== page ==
Budget 2015: Changes to buy-to-let tax relief likely to have biggest impact on north London tenants
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The Chancellor’s ‘homeowners’ Budget’ may leave both landlords and tenants in north London out of pocket after George Osborne announced plans to cut tax relief for buy-to-let investors.
At the moment buy-to-let landlords can offset their mortgage interest payments against their income, whereas owner occupiers cannot do so.
In future this income tax relief will be restricted to the basic rate, currently 20 per cent in an attempt to subdue the buy-to-let boom.
Last week the Bank of England warned that the overheated buy-to-let market was one of the biggest threats to the UK’s financial stability because of the resulting inflated house prices and squeeze on supply for first time buyers.
Mr Osborne said that the new policy, which will be phased in gradually between 2017 and 2020, will “level the playing field” of property ownership and some believe that the move will take some of the heat out of the buy-to-let market.
Ben Felfeli of C.H. Peppiatt in Chalk Farm said: “I think people will think twice now about buy-to-let. People take into consideration now the fact that there’s tax relief but in two years’ time there won’t be.”
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Mr Felfeli said that there was a chance that the policy could prove a boon to first time buyers if buy-to-let investors decide to sell their properties.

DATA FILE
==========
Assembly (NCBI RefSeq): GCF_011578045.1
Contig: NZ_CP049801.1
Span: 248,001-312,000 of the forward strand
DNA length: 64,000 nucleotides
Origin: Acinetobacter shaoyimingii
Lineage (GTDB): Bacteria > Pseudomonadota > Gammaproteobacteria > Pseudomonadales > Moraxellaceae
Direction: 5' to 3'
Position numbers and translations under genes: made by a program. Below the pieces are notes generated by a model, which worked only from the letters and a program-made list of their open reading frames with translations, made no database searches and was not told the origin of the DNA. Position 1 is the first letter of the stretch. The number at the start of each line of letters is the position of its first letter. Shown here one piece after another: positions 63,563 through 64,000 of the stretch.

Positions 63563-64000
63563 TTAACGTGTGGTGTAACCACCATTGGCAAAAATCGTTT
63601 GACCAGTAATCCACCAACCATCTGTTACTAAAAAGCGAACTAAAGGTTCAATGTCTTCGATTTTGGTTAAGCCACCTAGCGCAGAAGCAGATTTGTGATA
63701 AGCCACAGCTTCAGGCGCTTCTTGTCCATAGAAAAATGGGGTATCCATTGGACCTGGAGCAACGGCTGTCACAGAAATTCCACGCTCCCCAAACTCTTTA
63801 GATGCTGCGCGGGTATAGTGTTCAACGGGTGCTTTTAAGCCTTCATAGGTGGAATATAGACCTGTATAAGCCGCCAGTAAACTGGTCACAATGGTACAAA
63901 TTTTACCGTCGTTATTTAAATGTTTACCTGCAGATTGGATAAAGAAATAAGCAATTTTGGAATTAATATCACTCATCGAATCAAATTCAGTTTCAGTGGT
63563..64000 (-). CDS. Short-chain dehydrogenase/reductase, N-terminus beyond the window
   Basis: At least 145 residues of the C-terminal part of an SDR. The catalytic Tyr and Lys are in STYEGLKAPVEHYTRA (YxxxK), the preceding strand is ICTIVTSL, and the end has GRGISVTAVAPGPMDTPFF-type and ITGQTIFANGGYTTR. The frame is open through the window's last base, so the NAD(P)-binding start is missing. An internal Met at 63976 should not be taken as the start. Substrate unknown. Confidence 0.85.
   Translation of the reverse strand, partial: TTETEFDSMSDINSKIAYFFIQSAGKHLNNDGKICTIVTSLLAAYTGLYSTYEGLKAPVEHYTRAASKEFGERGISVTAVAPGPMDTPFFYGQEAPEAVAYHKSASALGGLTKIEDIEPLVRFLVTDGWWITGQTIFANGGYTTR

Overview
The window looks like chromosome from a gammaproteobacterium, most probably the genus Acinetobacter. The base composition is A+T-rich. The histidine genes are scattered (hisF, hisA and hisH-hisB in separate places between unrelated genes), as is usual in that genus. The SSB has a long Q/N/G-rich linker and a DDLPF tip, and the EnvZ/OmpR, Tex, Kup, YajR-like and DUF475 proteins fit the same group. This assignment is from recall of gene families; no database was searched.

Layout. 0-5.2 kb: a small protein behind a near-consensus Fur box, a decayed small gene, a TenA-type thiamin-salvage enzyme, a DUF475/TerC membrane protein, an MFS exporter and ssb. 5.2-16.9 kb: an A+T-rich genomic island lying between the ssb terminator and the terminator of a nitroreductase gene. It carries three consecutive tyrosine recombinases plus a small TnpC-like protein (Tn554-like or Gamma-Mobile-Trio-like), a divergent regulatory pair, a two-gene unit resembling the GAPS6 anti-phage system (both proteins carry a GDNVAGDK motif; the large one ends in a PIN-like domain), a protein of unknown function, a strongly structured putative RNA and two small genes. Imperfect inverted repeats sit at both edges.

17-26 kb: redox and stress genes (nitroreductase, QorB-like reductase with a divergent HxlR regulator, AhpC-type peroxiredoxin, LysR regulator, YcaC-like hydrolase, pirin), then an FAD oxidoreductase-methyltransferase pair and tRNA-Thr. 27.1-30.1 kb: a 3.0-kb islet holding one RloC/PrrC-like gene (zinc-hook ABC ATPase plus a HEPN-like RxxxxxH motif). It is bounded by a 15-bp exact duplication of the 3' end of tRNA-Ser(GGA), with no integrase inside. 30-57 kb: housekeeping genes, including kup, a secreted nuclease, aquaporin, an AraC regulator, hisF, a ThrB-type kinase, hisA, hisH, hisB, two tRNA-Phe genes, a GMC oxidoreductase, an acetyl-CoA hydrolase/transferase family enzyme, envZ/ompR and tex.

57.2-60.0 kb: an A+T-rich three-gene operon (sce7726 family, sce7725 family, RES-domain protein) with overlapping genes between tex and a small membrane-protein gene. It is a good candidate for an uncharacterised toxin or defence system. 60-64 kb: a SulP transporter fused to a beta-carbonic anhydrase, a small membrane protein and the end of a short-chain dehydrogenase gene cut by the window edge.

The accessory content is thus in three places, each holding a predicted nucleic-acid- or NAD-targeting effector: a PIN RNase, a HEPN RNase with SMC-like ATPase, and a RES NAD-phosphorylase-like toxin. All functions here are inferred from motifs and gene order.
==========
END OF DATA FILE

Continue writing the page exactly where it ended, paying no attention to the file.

“If you’re buying a buy-to-let in Hampstead, you’re paying more stamp duty than last year. In addition, you’ll be getting a low rental yield and now you won’t be getting anything on your mortgage interest.
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“It’ll have a far greater effect for those in north London than it would in, say, Sheffield.
“I think you’ll have more properties coming on to the market for sale.”
While Paul Glass of Day Morris in Hampstead agrees that investors have been selling off their properties since before the election due to the threat of increased taxation, particularly for overseas investors, he disagrees that the impact of the buy-to-let changes will be greatest in north London.
He said: “I don’t think you’ll see people selling off their investments in north London as much as in other areas because you’ve got such high capital gains on property here.
“A lot of the time, north London investors aren’t doing it to get the maximum return on the rent, because they won’t get it here. They’re doing it to get the long term return on their investment.”
Mr Glass is also sceptical about suggestions that the changes may benefit first time buyers by increasing supply of properties at the lower end of the market and their ability to save is also likely to be further dented by the likelihood that any increased costs for landlords will inevitably be passed on to tenants.
He said: “I don’t think it’ll make things any easier for first time buyers, it’s still so hard in this area unless you’ve got family money or a property already.
“There’ll be fewer properties available to rent because people will either be selling or not investing as much, and when there’s more demand than supply, prices inevitably go up.”
Meanwhile people who rent out a room in their house to a lodger received a boost as Rent a Room relief, the amount they can earn tax free, will rise from £4,250 to £7,500.